The legend says the miner sought to persuade the prospector’s wife to accompany him as he fled, empty-handed. Turns out he would be fleeing not only empty-handed but alone as well. Before he got away someone, perhaps her, turned him in to the police. He was arrested, tried and hanged.
Now, the other version: It has the best claim to legitimacy – that is, less tenuous. Its greater claim to being true, and just a tad more persuasive, is based partly upon a news story having been published about it, rather than just being retold. The story first appeared on April 23, 1894 in a local newspaper of the era, The Nelson Tribune. That story credits discovery of the gold boulder to a man out searching for lost cattle. For real!
Tom Lymbery, a Kootenay Lake native and historian, directs the curious to that story. It tells us a man named Randal Kemp found the infamous boulder. When interviewed by The Tribune back then, Kemp told the reporter that he, along with a friend and brothers Jim and Bill Cockle, were in two boats searching a bay off Kootenay Lake for lost cattle. They pulled into shore for a rest. He sat down and leaned on a large boulder. He idly poked at the boulder with a prospector’s axe he was carrying. The axe kept sticking in the ‘rock’. After clearing away overburden, the four men were startled to discover the rock was almost solid gold.
The four took samples, and measurements. The lump measured 27 inches long, 14 inches deep and 12 inches wide. They determined a boulder that size would weigh 47,855 ounces. At that time, gold was valued at $18 an ounce, promising the four men a fortune estimated at $250,000 each. [At 2013 prices of between $1,500 and $1,700 an ounce, the boulder now would be worth between $70 million and $80 million.] Little wonder there have been dozens of attempts to find the boulder.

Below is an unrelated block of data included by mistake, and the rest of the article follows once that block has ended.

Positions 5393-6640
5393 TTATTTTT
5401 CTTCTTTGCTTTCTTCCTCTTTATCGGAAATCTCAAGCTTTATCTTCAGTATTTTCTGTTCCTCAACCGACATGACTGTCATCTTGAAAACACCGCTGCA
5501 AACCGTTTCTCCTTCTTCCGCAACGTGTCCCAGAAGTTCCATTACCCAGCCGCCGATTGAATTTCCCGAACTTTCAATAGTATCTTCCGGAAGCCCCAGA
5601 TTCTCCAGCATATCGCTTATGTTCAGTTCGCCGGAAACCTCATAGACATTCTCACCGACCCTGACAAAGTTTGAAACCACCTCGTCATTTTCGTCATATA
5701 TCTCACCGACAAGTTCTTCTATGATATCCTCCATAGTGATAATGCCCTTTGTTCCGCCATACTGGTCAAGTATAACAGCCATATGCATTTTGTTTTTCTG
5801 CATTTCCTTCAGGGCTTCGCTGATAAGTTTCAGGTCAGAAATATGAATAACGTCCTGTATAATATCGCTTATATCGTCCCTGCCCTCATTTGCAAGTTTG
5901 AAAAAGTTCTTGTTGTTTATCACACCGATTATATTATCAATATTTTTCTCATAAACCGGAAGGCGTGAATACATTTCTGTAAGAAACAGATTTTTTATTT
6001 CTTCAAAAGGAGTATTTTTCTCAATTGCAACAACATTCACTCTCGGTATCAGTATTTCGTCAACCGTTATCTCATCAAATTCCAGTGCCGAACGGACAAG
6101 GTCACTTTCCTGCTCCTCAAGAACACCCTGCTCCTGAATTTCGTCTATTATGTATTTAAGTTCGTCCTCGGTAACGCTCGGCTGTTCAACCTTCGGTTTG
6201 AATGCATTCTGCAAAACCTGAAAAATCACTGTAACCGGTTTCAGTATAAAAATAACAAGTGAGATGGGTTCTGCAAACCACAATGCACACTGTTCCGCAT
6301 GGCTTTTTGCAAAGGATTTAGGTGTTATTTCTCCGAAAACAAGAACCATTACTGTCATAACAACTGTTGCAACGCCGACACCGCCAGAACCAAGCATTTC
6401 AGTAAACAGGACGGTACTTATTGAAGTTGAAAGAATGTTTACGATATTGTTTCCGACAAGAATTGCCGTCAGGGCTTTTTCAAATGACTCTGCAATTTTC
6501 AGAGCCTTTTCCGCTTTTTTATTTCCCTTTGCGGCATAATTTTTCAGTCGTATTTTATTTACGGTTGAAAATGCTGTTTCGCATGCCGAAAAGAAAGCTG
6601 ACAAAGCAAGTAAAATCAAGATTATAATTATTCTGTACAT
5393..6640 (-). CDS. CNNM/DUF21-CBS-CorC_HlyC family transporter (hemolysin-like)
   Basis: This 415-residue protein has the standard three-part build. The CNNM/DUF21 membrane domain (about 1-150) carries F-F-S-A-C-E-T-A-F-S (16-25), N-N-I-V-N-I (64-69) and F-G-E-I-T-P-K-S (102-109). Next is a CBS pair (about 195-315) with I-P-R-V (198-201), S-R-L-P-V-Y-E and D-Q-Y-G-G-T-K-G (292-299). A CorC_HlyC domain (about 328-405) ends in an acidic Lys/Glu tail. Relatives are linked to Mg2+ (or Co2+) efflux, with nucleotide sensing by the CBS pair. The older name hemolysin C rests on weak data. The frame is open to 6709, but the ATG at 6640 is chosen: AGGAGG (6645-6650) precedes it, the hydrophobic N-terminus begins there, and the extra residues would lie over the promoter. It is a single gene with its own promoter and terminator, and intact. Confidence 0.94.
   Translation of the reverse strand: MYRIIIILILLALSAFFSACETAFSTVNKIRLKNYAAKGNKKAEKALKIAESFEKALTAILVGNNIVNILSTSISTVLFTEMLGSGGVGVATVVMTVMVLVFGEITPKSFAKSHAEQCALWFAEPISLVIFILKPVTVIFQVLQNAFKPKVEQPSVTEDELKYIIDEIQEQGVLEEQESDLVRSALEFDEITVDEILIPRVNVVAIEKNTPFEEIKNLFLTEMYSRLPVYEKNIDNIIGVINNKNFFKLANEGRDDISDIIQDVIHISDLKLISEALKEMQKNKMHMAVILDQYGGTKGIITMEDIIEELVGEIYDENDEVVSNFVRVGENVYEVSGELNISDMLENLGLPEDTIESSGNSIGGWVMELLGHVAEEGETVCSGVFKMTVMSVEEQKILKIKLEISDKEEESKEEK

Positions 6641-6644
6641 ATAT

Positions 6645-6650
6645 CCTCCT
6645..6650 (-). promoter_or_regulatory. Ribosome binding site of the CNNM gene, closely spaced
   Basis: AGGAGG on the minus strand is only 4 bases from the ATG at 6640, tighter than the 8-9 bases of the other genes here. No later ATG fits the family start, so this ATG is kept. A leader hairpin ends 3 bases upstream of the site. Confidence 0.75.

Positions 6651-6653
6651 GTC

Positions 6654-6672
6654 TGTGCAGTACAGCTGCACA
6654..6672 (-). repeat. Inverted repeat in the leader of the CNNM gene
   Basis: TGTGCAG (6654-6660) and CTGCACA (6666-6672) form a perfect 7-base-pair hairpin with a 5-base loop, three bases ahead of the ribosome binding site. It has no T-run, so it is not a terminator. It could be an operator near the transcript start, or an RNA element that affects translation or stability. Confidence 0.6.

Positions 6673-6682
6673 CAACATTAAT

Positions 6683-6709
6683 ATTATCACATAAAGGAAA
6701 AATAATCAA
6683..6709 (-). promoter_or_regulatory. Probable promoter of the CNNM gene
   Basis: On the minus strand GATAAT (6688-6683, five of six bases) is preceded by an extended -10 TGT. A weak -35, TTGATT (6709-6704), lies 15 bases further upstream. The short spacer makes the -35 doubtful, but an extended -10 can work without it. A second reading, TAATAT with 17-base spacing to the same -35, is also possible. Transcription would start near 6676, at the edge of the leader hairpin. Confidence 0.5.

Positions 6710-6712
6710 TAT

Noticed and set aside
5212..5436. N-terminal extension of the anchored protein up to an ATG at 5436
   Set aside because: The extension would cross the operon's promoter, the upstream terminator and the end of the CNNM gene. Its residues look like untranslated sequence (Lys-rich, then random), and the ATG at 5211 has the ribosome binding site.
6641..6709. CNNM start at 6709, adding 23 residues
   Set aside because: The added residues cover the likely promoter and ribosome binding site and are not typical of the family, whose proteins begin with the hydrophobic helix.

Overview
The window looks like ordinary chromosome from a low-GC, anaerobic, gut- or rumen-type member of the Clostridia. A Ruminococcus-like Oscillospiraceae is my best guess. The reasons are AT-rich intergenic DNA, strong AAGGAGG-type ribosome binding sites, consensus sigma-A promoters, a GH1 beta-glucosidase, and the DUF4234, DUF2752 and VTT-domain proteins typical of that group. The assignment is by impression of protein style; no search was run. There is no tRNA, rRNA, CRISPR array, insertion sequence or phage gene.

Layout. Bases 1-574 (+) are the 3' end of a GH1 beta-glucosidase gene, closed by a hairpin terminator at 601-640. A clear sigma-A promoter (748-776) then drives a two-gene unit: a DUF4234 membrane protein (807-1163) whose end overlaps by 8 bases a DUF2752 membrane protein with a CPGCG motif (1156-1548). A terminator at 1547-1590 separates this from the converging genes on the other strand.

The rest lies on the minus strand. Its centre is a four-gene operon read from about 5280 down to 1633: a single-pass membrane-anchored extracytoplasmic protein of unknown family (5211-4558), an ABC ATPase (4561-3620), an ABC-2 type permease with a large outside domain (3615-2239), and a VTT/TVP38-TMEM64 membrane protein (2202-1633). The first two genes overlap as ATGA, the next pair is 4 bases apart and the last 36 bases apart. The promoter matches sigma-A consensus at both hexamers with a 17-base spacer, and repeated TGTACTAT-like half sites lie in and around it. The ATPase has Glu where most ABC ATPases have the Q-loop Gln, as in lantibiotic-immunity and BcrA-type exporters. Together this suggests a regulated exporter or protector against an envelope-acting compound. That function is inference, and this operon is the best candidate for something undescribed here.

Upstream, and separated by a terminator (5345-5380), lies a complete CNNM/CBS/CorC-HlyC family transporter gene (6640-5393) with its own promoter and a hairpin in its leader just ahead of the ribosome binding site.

The four men are said to have developed a plan to retrieve their find and sell it. They would lower the boulder into a sturdy boat and take it to a local community, Grey Creek, where they would seek a buyer. One end of an inch-thick rope was fashioned into a sling and placed around the two-ton boulder. Two skids were built and the boulder rolled onto them. They would lower the boulder, using the skids and pulleys attached to trees, down the slope and into the boat.
At first, everything went according to plan. But the heavy weight proved too much for the rope. It broke. The unfettered boulder rolled down the mountainside, over a cliff and landed on the boat, reducing it to rubble. Underwater, it proceeded to roll on down a steep incline into the depths of the lake. Recovery of the boulder was out of the question. No one knew the depth of the lake. Guesses ranged from 400 feet to the equivalent of the height of the mountains bordering it, thousands of feet high.
Many have visited Grey Creek in search of the infamous gold boulder. The community’s welcome sign brags about the legend. Throughout his life, Lymbery, Grey Creek’s best-known resident, has enjoyed a ringside seat to these legends, and their numerous variations. Tom is the second-generation owner of the Grey Creek Store. Today, his children are taking over that historic emporium, the self-proclaimed chainsaw and woodstove capital of the Kootenay’s. But the fabled Grey Creek Store is best known for its boast: “If We Don’t Have It, Chances Are You Don’t Need It.”
As for the legend, so far no one has proven or disproven the existence of the gold boulder. So the search – and the legend – carry on.
‘The Gold Boulder’ is Copyright © 2017 by James Osborne. All Rights Reserved